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Cultural Differences in the Effects of Written Choices on Commitment

In the last two of four experiments, Kim and Davis (2007) compared Asian- and European Americans in their evaluations of the quality of a pen they were given instead of the one they had chosen after using four pens. Whether the choice had been a written or remembered one was varied. Participants had been told they would receive the pen they had chosen, but after they had made their choices, they were informed that the only type of pen still available was one that all but a few participants (the data for whom were not used) hadn’t chosen (the one with the lowest mean rating in a pilot study).

When they evaluated the quality of the non-chosen pen they were given, European Americans rated it less favorably if their choice had been written than if they had been asked to remember it. There were no differences in the evaluations of Asian-Americans who had written vs. remembered their choices. Experiment 4 differed from Experiment 3 in one way: Prior to coming for testing, all participants had completed one of the two kinds of questions on an 11-item Value of Expression Questionnaire (VEQ).

These questions assessed the extent to which participants valued behavioral self-expression, measured using an 8-point rating scale (recoded so all high numbers corresponded with high valuing). The researchers created the scale and used it in the second experiment, where mean ratings of European Americans were higher than those of Asian Americans. When the many European and few Asian Americans who scored high on the scale were compared to the few European and many Asian Americans who scored low, regardless of culture, the patterns for high and low scorers were the same as in the analysis comparing European and Asian Americans.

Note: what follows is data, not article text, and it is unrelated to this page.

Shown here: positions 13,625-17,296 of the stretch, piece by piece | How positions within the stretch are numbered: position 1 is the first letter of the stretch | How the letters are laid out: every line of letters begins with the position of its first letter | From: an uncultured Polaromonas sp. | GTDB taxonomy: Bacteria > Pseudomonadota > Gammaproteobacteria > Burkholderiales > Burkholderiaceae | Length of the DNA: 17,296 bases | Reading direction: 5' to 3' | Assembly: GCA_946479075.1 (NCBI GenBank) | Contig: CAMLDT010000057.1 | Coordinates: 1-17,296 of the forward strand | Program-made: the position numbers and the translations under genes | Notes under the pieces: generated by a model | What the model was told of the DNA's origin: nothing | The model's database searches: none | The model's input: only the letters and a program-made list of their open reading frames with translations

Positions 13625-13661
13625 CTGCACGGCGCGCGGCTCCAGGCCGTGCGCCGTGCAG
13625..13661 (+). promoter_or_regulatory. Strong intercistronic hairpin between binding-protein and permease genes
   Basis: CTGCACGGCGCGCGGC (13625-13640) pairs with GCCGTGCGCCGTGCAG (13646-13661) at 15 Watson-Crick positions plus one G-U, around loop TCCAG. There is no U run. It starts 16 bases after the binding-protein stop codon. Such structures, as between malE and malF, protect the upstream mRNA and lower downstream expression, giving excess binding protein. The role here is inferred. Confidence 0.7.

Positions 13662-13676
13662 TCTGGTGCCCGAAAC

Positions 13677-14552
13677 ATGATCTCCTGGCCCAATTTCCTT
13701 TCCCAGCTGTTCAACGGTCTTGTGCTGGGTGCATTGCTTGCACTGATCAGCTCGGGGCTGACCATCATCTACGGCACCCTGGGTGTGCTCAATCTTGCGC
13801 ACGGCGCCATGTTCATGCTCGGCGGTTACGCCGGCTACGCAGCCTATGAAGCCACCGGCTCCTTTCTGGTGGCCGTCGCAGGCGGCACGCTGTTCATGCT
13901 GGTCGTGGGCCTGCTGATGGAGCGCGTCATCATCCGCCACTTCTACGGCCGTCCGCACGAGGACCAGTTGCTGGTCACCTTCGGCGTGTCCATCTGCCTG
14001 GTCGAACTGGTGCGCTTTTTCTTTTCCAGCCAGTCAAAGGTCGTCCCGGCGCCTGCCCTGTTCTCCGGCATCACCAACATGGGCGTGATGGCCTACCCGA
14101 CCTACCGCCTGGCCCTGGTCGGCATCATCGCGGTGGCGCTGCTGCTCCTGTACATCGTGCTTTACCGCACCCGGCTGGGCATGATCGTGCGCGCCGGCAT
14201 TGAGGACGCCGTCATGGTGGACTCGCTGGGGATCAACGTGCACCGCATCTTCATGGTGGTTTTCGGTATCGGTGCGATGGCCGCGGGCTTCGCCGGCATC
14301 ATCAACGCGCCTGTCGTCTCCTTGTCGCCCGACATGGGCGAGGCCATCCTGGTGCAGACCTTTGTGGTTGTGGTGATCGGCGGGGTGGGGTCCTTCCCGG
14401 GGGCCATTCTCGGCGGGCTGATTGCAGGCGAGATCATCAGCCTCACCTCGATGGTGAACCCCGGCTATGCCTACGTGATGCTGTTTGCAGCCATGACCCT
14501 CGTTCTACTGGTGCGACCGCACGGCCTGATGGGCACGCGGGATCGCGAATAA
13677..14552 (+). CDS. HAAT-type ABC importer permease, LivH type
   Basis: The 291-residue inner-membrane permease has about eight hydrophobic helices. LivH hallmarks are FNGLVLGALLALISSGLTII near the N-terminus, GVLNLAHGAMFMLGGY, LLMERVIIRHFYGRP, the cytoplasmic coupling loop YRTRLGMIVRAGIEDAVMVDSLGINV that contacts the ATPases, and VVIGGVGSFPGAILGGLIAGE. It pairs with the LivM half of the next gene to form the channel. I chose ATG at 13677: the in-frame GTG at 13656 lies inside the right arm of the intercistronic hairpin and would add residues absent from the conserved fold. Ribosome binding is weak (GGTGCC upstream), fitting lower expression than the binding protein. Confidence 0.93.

The researchers thus concluded that the European/Asian- American difference was attributable to the difference in value most of those in the two cultures placed on behavioral self-expression. (In the first experiment, Korean students at a university in Korea and European Americans from a university in California responded to two open-ended questions on the importance and purpose of speaking. Based on categorizing responses, European Americans were more likely than Korean Americans to mention self-“expression of internal attributes,” p.

4, and the reverse pattern resulted for mention of social communication and accommodation. ) Evaluation Contributions of the research. Studies of cultural differences within a country are important because they make it possible to avoid misunderstandings. For example, knowing that integration of African-American and white children in elementary schools does not in itself result in increased interaction between members of the two groups, researchers have developed educational practices that when (or if) used have resulted in increased positive interactions between members of the two groups (e. g.

, “jigsaw groups,” where group members must interact because each member has a different piece of information, all required to complete a project, Aronson & Bridgeman, 1979). Kim and Sherman (2007) attempted to explain why East Asian participants in previous research they cited have not been affected in their evaluations of objects after making a choice, relative to findings using participants from other cultures in the United States, where after evaluating and choosing between two alternatives, post-choice re-evaluations of chosen and non-chosen alternatives have been more and less favorable respectively than pre-choice evaluations.

Kim and Sherman (2007) contributed to cross-cultural research by using the method of finding a commonality in previous research that might have caused the differences in results. They noted that participants always made their choices verbally or in writing, so they varied whether the choice was made in writing or committed to memory.

When the manipulation did not alter the pattern in previous research (Experiment 3), they appropriately attempted to solve the “third variable” problem often arising with non-manipulated variables (being unable to randomly assign participants to groups such as membership in a culture) by examining the effect of another cultural difference they had found in their second experiment, that European Americans reported that they valued behavioral expressions of their thoughts more than Asian Americans reported valuing such expression.